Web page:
The Advantages of Raising Beefalo

Beefalo are an easy-to-raise hybrid that can put meat on your table and money in your pocket.


| May/June 1979



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Beefalo are hardy, healthy, fertile, easy to manage, and produce good meat.


PHOTO: ELSIE M. BANKS

Three years ago, my husband David and I added the bloodlines of the American bison to our homestead cattle. The result was beefalo. Our relationship with this relatively new breed of livestock—which is 3/8 bison and 5/8 domestic cow—has convinced us that it's ideally suited to the small family farm. Beefalo are hardy, fertile, and docile, and these bovine-bison hybrids will efficiently convert whatever food is readily available to meat-on-the-hoof.

Weatherproof Cattle

The blizzards of '76 and '77—the worst ever recorded in Kentucky —turned out to be an ideal test of our crossbreeds' ability to withstand severe weather. While farmers all around us lost cattle daily to the cold, our beefalo not only survived but actually thrived! No doubt their "buffalo robes"—thick coats of hair inherited (along with rugged constitutions) from their free-roaming ancestors—helped our cattle weather subzero wind-chill factors.

During the prolonged, extreme cold the beasts fed heavily on hay (homegrown clover, alfalfa, and fescue mixed), but they didn't eat much expensive grain and their body weights still remained stable. The crossbreeds also drank frigid water from a hole cut in the 18-inch layer of ice on our farm pond, and even that frozen slush produced no ill effects (except on those of us who had to chop through to the water).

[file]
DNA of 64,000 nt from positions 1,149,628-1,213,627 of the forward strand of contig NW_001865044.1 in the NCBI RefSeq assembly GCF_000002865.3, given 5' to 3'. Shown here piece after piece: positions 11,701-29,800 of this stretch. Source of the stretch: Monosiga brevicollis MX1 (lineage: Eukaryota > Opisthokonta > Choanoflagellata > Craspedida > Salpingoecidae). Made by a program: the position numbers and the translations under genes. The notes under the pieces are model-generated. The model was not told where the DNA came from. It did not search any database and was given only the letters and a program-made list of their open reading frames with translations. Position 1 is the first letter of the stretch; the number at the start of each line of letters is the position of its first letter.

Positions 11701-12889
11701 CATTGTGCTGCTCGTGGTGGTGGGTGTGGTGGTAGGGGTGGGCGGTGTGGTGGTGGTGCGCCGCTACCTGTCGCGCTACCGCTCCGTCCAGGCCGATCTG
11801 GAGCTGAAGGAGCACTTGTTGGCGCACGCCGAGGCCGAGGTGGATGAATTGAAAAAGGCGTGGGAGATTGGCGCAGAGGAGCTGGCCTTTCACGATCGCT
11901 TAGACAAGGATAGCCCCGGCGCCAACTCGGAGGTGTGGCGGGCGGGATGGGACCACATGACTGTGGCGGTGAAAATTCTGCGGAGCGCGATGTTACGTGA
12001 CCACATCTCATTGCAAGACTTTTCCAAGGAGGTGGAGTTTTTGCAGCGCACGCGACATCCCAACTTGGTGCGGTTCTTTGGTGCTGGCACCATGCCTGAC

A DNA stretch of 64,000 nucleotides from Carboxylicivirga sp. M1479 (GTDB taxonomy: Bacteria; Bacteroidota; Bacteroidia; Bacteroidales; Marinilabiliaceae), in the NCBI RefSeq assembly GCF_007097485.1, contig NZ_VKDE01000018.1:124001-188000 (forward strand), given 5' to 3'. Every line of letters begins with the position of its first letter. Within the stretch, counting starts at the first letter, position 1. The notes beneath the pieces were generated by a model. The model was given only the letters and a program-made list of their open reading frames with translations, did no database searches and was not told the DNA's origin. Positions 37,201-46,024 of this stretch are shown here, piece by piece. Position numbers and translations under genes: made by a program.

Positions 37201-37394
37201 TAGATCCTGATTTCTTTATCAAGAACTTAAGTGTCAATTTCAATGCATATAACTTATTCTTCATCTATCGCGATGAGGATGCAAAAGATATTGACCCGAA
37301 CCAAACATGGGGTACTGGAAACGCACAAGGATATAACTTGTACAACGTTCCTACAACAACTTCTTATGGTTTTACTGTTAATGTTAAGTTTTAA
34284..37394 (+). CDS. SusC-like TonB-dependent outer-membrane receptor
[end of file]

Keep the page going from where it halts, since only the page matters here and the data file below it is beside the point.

Furthermore, when the chilly winds of winter gave way to the sultry days of summer, our beefalo were unaffected by the 80 to 95°F "dog days" temperatures. Like their native American forebears, these hybrid cattle perspire through the skin, and thus maintain a constant body temperature regardless of the weather.

Easy to Breed

Because beefalo are the offspring of two animals of different species, their ability to reproduce has been questioned. But one of the reasons that breeders have settled upon the ratio of 3/8 bison to 5/8 cow is that such animals demonstrate a high degree of fertility. As long as the proportion of bison is kept at or below the 3/8 level, there are few if any reproductive problems.

In fact, we've found that our heifers actually begin their cycles earlier than do regular domestic cattle. However, to insure maximum physical development prior to the arrival of the calf (nine months and ten days after conception), it's preferable to wait until a female is at least 13 months old before breeding her.





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